It also removes any fallback security provided by the TLS connection to the proxy should the checksum database fail to provide its intended security properties, or should it be disabled. For example, I think we disabled the sumdb in a fetch made by a test, because we are ok with trusting the proxy. If the fallback strategy changes, that would be a very different decision.

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@bcmills bcmills commented Feb 24, 2020

Looking at my notes, I think @rsc and I discussed this sort of fallback back in January and settled on essentially the same design.

We observed that, semantically, , indicates a “definitive” proxy (that is, one that should control all module paths), while | indicates a "non-definitive" proxy (that is, one that does not control module paths per se).

From that perspective, the last entry in the list lacks a token because it is always definitive: if the last entry does not or cannot provide the requested path, then that path is de facto unavailable.

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@jayconrod jayconrod commented Feb 24, 2020

Should we fall back after a timeout if a proxy doesn't respond? That seems like another important failure mode.

Also, should we fall back after non-HTTP errors, like if we fail to connect or if the proxy returns an invalid response? Assuming yes.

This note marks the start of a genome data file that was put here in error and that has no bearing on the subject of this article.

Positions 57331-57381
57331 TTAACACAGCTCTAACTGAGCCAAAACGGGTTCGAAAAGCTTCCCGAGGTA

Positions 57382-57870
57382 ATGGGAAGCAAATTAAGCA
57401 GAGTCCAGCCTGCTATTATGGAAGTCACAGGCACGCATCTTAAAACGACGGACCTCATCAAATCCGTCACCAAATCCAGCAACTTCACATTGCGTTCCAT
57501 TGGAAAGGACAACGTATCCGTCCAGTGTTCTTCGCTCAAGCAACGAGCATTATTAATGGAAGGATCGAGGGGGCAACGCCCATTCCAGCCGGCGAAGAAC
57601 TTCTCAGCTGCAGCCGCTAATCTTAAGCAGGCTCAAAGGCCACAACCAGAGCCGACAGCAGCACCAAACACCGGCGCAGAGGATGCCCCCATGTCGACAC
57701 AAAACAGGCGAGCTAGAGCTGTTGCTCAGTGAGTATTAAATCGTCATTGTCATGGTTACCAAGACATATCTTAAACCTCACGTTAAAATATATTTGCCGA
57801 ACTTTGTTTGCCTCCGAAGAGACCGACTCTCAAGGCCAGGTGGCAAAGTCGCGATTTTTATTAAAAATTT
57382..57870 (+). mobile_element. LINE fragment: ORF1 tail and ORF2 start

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@bcmills bcmills commented Feb 24, 2020

I would prefer not to hard-code any timeouts in the fallback algorithm proper. We can't in general assume that the user is on a fast, reliable network connection, and the decision about when a network connection has actually failed is best left to a lower level (such as the default net/http configuration, which may reasonably initialize itself from some system-specific configuration).

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@rsc rsc commented Mar 5, 2020

It seems clear we should do this, because we need to allow CI and other automated systems to fall back if the proxy or the network to the proxy is unavailable for some reason.

@rsc rsc added the NeedsFix label Mar 5, 2020
@gopherbot gopherbot removed the NeedsDecision label Mar 5, 2020
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@rsc rsc commented Mar 5, 2020

re @FiloSottile:

This is not a security no-op, although it might be worth the tradeoff. Is it actually common for proxy.golang.org to fail while sum.golang.org is available?

It is common to need to talk to proxy.golang.org (you just checked out a repo and are trying to build it, or you are a CI system) without needing to talk to sum.golang.org (the repo has an up-to-date go.sum file).

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@rsc rsc commented Mar 5, 2020